A 17mm wide angle Micro Four Thirds lens from Olympus
As the first Olympus lens for the Micro Four Thirds system, the 17mm f/2.8 can be viewed has having defined the standard for prime lenses. It is also, potentially, a competitor to Panasonic’s similarly-priced Lumix G 20mm f/1.7 lens, which has almost the same breadth of view but benefits from a faster maximum aperture.
Like the Lumix 20mm, Olympus’s 17mm is a pancake design that hugs the front of the camera and protrudes no more than about 25mm from the flange. The only control is a manual-focus ring, which drives the focusing mechanism electronically: the sound is rather more energetic than that from the Lumix but Olympus’s lens is quicker to achieve sharp focus.
Its smaller maximum aperture means that the Olympus lens also has a reduced front element and a correspondingly small lens cap that verges on being fiddly to fit. The moving part of the lens, which extends and retracts very slightly during focusing, looks a little flimsy but that may be an unjustified concern.
One of the great things about the pancake design is the fact that it does not intrude into the illumination area of the pop-up flashgun. In fact (and despite the fact that this is a lens review rather than a camera test) it is worth noting that the Panasonic G1 body used for this evaluation produced very good flash exposures when the 17mm lens was used.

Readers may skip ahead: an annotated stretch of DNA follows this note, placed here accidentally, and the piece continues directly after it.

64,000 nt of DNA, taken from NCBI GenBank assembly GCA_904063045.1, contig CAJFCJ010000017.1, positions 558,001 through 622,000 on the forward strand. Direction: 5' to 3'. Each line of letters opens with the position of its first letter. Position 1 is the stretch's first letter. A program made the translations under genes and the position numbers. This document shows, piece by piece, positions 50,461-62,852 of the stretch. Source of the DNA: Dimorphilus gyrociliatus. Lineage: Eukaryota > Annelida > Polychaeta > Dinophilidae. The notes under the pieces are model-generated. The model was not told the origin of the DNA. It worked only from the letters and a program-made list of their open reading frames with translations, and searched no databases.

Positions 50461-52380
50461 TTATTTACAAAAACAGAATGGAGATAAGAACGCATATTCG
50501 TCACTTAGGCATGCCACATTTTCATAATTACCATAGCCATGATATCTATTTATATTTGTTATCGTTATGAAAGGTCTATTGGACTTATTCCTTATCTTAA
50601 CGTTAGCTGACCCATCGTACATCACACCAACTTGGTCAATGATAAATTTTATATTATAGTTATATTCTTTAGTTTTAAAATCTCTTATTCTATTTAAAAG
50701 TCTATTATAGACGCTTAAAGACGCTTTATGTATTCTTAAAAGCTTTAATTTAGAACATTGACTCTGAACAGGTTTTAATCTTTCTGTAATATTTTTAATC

The MTF chart shows that optimal resolution (above 0.25 cycles-per-pixel) is maintained from wide-open to just beyond f/8: this is a reasonable performance but it is nothing to write home about and when fully closed-down the lens records just 0.15 cycles-per-pixel.
Overall this is a good lens but it doesn’t shine brightly. It wins over the Lumix G 20mm in having a slightly wider angle but it loses out in MTF testing and it might be usurped by a similarly-priced zoom that sacrifices a little in the aperture stakes for greater versatility. Of course the zoom would be much more bulky and if a truly compact combination is needed then the Olympus 17mm is always going to hold some appeal.
This is a slightly disappointing curve but the results are impressive across the most-used apertures given the wide angle-of-view offered